Speaking last week as he toured California to size up the devastating homeless problems in the state, California governor Gavin Newsom admitted, “Let’s just be candid; the state of California has been nowhere to be found on the damn issue of homelessness.”
Newsom seemingly admitted that Democrats, who have controlled the state for years, were responsible for the problem as he continued, “We haven’t been focused on this issue; there’s a reason things are the way they are. It’s because we haven’t addressed them. It’s happened on our watch over the last decade; in particular, it’s really gotten bad over the last decade. And we were just slow to respond.”
But then Newsom oiled his way out of that, as he had served as lieutenant governor of the state between 2011 to 2019, saying furtively, “Look, we had a crisis; Governor Brown did an amazing job balancing the damn budget; we were triaging that; we had a lot of other things that were prioritized; we’ve gotten away from our focus on this.”
Then, boasts of how he will fix the problem: “And that’s why we’re not gonna let that continue or neglect advance any longer. I don’t care if there’s a downturn in the economy, that’s not gonna be an excuse for us to walk away from this. We created a $331 million annuity, regardless of recessions just on legal aid and protection; that was done in last year’s budget because of their support. There are a lot of new things that I think are going to pay great dividends. But the good news, I just want folks to know: last year, was setting everything up; this is the year we want to see results.”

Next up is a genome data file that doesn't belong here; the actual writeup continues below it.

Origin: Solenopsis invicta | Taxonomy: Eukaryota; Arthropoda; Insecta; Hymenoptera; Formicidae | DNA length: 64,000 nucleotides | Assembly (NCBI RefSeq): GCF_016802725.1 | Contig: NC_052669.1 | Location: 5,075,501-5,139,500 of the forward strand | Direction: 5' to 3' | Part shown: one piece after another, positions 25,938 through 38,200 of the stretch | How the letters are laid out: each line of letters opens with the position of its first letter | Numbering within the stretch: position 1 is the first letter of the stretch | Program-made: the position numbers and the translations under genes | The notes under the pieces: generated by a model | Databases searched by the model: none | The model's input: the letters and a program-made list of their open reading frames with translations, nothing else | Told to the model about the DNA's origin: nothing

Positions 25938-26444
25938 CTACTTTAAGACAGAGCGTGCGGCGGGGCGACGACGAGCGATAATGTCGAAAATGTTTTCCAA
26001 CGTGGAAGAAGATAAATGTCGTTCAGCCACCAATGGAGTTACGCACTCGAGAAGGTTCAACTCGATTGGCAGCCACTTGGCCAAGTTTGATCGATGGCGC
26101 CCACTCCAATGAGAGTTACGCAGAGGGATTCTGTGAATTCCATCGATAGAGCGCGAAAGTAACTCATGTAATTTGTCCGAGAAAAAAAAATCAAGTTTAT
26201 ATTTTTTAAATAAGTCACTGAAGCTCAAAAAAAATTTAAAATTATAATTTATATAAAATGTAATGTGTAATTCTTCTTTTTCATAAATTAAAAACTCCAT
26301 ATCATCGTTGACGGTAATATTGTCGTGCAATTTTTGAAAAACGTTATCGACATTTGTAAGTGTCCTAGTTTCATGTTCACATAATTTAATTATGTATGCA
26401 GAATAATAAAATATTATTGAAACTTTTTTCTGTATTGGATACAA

Cal Matters reported of Newsom’s announcement vis-à-vis the new state budget
Newsom asked for $1.4 billion for homeless services with a focus on getting money out fast for emergency rental assistance and board-and-care facilities for the mentally ill. He also directed state agencies to review public property that can be converted to emergency housing, and to deploy 100 camp trailers from the state fleet to use as temporary shelters. The proposals come on top of $1 billion allocated last year to keep people off the streets. The governor also stood by his decision not to name a homelessness czar. “You want to know who’s the homeless czar is? I’m the homeless czar,” Newsom said.
The Los Angeles Times added, “The nonpartisan PPIC asked likely voters which one issue they thought was ‘the most important for the governor and state Legislature to work on in 2020.’ The top choice was homelessness. Nothing else came close. The results: homelessness 23%, housing costs and availability 11%, environment and climate change 9%, immigration 8%, jobs and the economy 7%. And K-12 schools — a traditional concern — didn’t even register.”
As The Daily Wire reported in December, a report from the Department of Housing and Urban Development (HUD) stated that California is the impetus for the overall increase of the homeless population in the United States, saying:
While the rest of the country experienced a combined decrease in homelessness in 2019, significant increases in unsheltered and chronic homelessness on the West Coast, particularly California and Oregon, offset those nationwide decreases, causing an overall increase in homelessness of 2.7 percent in 2019. Twenty-nine states and the District of Columbia reported declines in homelessness between 2018 and 2019, while 21 states reported increases in the number of persons experiencing homelessness. Homelessness in California increased by 21,306 people, or 16.4 percent, which is more than the total national increase of every other state combined.